LGBTQ

Conservative Texas Lawmaker Mulls Bill That Would Ban Family-Friendly Drag Shows

State Rep. Bryan Slaton doesn't want kids going to drag shows.
State Rep. Bryan Slaton doesn't want kids going to drag shows. Benson Kua
Oak Lawn gay bar Mr. Misster invited parents and their kids to attend a family-friendly drag show on Saturday, drawing angry protesters and sparking outrage on social media. Now, a Texas Republican lawmaker wants to close the doors on all-ages drag events.

On Monday, Royse City state Rep. Bryan Slaton tweeted that he’ll file a bill next session to ban drag shows from being held in the presence of minors.

“The events of this past weekend were horrifying and show a disturbing trend in which perverted adults are obsessed with sexualizing young children,” Slaton said in a statement.

“As a father of two young children, I would never take my children to a drag show and I know … the rest of my Republican colleagues wouldn’t either,” he continued. “Protecting our own children isn’t enough, and our responsibility as lawmakers extends to the sexualization that is happening across Texas.”
LGBTQ+ advocates have been sounding the alarm in Texas and beyond that their right to exist is under attack. But conservatives nationwide are applauding Slaton and have already considered copying the move.

Florida state Rep. Anthony Sabatini tweeted that his state “MUST follow Texas’ lead & BAN this sick act — sex shows are no place for kids.” Colorado U.S. Rep. Lauren Boebert also weighed in, saying kids should be taken “to CHURCH, not drag bars.”

Other battles in Texas’ broader culture war include the directive to launch child-abuse investigations into parents whose transgender kids receive gender-affirming care. Another Texas law dictates that young athletes must play on the sports team that aligns with the sex recorded on their birth certificate.

Liberals were quick to condemn Slaton on social media over what they view as a bigoted bill. One such group, Progress Texas, called for lawmakers to focus on solving gun violence in the wake of last month’s Uvalde school shooting, which left 19 children and two educators dead.

“Gunmen are murdering kids and teachers in schools w/ weapons of war, but TX Republicans are wasting time on this nonsense,” Progress Texas wrote in a tweet. “The GOP strategy is to distract and redirect with hate. Don't fall for this BS. Where's the legislation to address gun violence, Rep. Slaton?”

“Queer people existing is not hurting anybody.” – Adri Perez, ACLU of Texas

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But Jason Vaughn, president of Houston Young Republicans, noted that independent committees were created to address those issues, and that Slaton doesn’t serve on the House’s committee.

Vaughn, who is gay, argued that the things seen at Mr. Misster’s event were “clearly very sexualized” and inappropriate for children. Video footage showed a neon pink sign declaring “IT'S NOT GONNA LICK ITSELF” and kids interacted with performers in fairly revealing outfits, he said.

Vaughn thinks it’ll be interesting to see the definitions outlined in the bill. For decades, family-friendly entertainment has depicted biological men dressed as women for comedic effect, from Bugs Bunny to Mrs. Doubtfire.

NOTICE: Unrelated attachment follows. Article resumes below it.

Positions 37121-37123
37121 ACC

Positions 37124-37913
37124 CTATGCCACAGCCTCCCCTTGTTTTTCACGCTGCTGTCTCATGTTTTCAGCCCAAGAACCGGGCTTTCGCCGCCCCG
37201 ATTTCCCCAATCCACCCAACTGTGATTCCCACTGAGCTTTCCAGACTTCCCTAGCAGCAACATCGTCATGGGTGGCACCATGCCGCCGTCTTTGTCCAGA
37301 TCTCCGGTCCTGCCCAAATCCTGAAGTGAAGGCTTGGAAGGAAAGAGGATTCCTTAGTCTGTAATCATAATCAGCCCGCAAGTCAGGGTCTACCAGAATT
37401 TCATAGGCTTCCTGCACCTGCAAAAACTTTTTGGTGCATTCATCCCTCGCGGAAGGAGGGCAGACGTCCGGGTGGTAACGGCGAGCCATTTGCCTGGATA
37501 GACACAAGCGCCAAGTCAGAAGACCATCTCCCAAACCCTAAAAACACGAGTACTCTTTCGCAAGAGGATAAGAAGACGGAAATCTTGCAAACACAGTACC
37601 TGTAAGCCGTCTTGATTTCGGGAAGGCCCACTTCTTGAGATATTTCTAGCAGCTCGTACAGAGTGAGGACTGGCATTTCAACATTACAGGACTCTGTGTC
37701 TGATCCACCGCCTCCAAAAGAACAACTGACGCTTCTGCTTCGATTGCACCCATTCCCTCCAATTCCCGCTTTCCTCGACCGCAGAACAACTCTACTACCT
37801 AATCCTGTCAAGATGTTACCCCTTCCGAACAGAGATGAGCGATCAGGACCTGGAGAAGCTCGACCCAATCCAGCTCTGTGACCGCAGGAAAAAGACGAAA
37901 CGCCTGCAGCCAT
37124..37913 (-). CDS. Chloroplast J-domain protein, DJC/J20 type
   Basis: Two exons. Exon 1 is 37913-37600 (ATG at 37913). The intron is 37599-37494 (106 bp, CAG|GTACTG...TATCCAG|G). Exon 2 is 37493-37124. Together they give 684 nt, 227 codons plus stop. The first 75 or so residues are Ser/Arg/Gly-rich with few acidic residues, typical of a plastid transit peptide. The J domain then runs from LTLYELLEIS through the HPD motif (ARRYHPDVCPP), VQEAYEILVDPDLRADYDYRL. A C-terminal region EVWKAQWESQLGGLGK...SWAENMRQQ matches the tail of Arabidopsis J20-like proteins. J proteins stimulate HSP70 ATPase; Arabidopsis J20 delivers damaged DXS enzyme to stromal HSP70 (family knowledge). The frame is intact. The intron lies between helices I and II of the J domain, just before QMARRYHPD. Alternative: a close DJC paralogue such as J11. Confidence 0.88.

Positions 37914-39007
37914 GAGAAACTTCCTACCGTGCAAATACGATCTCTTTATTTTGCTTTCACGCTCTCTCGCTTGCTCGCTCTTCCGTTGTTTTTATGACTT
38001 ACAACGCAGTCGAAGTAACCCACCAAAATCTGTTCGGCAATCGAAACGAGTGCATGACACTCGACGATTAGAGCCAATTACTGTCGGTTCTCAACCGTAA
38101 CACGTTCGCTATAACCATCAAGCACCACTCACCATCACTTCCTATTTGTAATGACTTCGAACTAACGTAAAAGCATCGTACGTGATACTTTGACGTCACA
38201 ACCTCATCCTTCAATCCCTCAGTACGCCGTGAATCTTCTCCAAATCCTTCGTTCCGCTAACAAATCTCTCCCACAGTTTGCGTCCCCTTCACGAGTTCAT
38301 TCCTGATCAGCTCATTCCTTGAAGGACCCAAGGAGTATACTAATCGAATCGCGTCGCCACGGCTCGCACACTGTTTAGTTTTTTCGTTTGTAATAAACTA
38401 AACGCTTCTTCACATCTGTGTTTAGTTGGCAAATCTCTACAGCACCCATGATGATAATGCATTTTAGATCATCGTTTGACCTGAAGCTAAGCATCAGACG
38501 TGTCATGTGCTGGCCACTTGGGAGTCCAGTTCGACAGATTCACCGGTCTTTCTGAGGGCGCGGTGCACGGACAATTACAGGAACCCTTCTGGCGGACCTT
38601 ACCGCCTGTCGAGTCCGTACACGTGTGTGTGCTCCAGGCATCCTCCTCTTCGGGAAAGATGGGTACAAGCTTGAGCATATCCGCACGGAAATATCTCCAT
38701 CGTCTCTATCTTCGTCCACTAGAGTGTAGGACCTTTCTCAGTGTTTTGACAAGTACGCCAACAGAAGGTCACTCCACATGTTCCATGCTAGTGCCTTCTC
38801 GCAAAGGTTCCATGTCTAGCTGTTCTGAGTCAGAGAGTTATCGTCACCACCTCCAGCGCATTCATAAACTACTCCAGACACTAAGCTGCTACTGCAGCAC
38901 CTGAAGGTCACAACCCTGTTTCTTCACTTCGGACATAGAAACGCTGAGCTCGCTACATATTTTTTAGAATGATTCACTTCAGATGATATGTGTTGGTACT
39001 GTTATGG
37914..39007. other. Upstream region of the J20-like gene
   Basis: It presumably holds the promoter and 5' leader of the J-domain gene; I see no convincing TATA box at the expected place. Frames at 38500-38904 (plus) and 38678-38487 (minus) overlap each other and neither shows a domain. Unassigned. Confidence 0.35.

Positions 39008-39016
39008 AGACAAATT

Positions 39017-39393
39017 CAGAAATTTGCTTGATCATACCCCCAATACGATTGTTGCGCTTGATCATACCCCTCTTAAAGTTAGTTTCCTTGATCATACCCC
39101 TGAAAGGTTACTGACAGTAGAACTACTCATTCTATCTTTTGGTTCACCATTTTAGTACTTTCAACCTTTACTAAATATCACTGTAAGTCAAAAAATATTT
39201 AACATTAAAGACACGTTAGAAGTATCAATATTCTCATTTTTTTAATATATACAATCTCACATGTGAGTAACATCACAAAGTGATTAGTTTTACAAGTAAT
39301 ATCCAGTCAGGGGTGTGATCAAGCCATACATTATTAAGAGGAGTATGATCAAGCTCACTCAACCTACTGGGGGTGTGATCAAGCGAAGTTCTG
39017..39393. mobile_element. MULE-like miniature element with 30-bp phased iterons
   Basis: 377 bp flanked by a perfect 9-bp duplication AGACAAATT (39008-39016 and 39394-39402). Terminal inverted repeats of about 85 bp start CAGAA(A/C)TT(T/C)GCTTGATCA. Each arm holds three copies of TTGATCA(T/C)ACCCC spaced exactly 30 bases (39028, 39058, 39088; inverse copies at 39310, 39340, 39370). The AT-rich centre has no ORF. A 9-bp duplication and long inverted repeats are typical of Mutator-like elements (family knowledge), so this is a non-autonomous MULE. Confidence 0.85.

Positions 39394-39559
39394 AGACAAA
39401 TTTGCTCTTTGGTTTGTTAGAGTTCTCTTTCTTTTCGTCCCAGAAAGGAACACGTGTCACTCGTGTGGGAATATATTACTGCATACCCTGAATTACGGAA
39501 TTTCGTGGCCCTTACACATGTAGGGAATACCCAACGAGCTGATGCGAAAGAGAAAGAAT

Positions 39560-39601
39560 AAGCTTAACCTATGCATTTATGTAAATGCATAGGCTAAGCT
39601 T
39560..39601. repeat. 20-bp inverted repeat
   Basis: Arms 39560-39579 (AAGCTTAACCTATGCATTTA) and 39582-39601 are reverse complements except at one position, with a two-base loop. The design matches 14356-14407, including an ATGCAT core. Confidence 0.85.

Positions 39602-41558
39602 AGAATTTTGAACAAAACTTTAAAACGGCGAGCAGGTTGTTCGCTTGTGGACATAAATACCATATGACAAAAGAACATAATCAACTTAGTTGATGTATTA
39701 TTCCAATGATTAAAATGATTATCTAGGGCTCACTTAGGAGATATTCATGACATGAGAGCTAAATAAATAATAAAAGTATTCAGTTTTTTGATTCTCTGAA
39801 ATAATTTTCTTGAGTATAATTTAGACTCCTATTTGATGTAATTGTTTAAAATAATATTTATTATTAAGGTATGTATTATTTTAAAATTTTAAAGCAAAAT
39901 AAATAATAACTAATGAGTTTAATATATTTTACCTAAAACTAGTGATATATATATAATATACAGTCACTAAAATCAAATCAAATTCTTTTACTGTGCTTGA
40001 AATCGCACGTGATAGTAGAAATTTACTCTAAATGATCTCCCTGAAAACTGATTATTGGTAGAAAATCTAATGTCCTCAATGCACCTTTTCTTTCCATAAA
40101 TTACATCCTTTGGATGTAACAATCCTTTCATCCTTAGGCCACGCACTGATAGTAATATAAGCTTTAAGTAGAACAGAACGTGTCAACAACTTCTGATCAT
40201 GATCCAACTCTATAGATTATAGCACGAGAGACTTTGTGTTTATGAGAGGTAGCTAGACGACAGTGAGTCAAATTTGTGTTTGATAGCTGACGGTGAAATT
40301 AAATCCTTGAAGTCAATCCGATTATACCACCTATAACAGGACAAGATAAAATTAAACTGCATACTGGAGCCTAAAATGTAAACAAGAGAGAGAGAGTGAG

“There's things where you've got people in what we would call ‘drag,’ dressed as a girl, that are not sexualized, and they have been in family entertainment,” he said. “But drag culture, drag shows in gay bars, specifically, is not the same. That is typically sexualized.”

Yet Adri Perez, policy and advocacy strategist for ACLU of Texas, sees it differently. Slaton is yet another far-right politician attempting to get his name in the news, they said, and it's disappointing to see Texas legislators focused on non-issues regarding the queer community.

For two years, Republicans touted “parents’ choice” on issues like wearing masks amid the pandemic and what library books are available in schools, they said. Parents may also choose to bring their kid with them to a family-friendly drag show and other all-ages events “centered in community-building around queer people.”

It’s not a legislator’s role to limit the freedoms of speech and expression for those with whom they disagree, Perez said. Conservatives are attempting to distract from the fact they’ve done nothing to address the failing power grid and other statewide crises.

“Queer people existing is not hurting anybody,” they said.

Texas has long been “openly hostile” toward the LGBTQ+ community, but Equality Texas CEO Ricardo Martinez notes that for nearly a century, drag shows have provided safe spaces. Still, those spaces are fragile and can sometimes come under attack, as seen during the June 2016 Pulse nightclub massacre in Orlando, which killed 49 people.

Even anti-LGBTQ+ bills that don’t become law can have real effects, Martinez said. The Trevor Project, an LGBTQ+ youth support organization, has seen crisis calls from Texas spike to a monthly average of more than 2,000.

“Kids at school are bullied for being openly trans or openly gay,” he said. “Bullies don’t belong in the classroom, and they don’t belong in government.”
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Simone Carter, a staff news reporter at the Dallas Observer, graduated from the University of North Texas' Mayborn School of Journalism. Her favorite color is red, but she digs Miles Davis' Kind of Blue.
Contact: Simone Carter